World’s oldest man dies: Key inventions during first decade of Yasutaro Koide’s life

Japanese Yasutaro Koide (C), 112, receives the Guinness World Records certificate as he is formally recognized as the world's oldest man, at a nursing home in Nagoya, central Japan © Kyodo
Yasutaro Koide of Japan, officially the world’s oldest man, clocking in at the grand old age of 112, has gone to meet his maker.

The former tailor from Tsuruga, western Japan, credited his longevity to steering clear of the booze and tobacco as well as living with “joy.”

Vice President for Guinness World Records Japan Erika Ogawa paid tribute to their record holder.

“I felt honoured that I have had a chance to meet Mr. Yasutaro Koide last summer, surrounded by his warm family and friends,” she said in a statement. “I would like to express my sorrow and condolences to him and his family.”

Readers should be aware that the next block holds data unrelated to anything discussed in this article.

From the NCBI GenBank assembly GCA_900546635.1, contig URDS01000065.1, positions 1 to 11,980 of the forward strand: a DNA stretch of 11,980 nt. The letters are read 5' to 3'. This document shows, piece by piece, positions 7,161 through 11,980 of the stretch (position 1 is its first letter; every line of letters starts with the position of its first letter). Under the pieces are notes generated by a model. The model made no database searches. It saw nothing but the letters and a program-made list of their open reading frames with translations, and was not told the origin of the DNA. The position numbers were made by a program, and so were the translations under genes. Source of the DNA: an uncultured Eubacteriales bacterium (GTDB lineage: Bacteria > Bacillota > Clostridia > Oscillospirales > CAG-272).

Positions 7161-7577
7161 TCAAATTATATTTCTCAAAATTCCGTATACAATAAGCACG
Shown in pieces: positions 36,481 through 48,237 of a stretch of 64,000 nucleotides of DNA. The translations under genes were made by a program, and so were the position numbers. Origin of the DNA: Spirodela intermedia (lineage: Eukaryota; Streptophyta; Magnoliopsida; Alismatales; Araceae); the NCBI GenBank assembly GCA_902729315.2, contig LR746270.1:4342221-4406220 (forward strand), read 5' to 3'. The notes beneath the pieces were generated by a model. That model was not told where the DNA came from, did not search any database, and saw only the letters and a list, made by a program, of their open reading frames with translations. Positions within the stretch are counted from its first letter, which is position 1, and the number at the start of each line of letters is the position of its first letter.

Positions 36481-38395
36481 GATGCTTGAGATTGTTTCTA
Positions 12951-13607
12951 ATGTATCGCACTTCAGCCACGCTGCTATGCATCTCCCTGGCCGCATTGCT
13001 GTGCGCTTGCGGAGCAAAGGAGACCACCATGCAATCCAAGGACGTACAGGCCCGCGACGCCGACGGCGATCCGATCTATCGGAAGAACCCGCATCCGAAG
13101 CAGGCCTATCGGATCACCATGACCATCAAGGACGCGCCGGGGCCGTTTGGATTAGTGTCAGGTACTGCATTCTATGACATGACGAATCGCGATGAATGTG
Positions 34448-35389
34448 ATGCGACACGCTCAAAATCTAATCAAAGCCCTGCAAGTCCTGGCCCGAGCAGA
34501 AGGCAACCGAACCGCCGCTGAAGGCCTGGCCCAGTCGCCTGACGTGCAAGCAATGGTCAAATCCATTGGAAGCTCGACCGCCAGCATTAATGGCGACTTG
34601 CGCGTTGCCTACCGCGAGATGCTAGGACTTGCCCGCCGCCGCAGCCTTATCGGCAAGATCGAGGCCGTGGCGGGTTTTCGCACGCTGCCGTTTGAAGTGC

To put Koide’s super seniority into perspective, he lived for 41,220 days. That’s 29,442 work days; 11,778 weekend days; or a whopping 59,356,800 minutes.

But to really understand where Koide came from - which was 1903 - you have to look at the inventions that came into being during the first ten years of his life, many of which we now take for granted:

Wright Brothers plane (Wilbur and Orville Wright, 1903)

Wax crayons (Harold Smith & Edward Binney, 1903)

Teabags (Thomas Sullivan, 1904)

E=Mc2 (Albert Einstein, 1905)

Cornflakes (William K. Kellogg, 1906)

Instant coffee (George CL Washington, 1909)

Crossword puzzle (Arthur Wynne, 1913)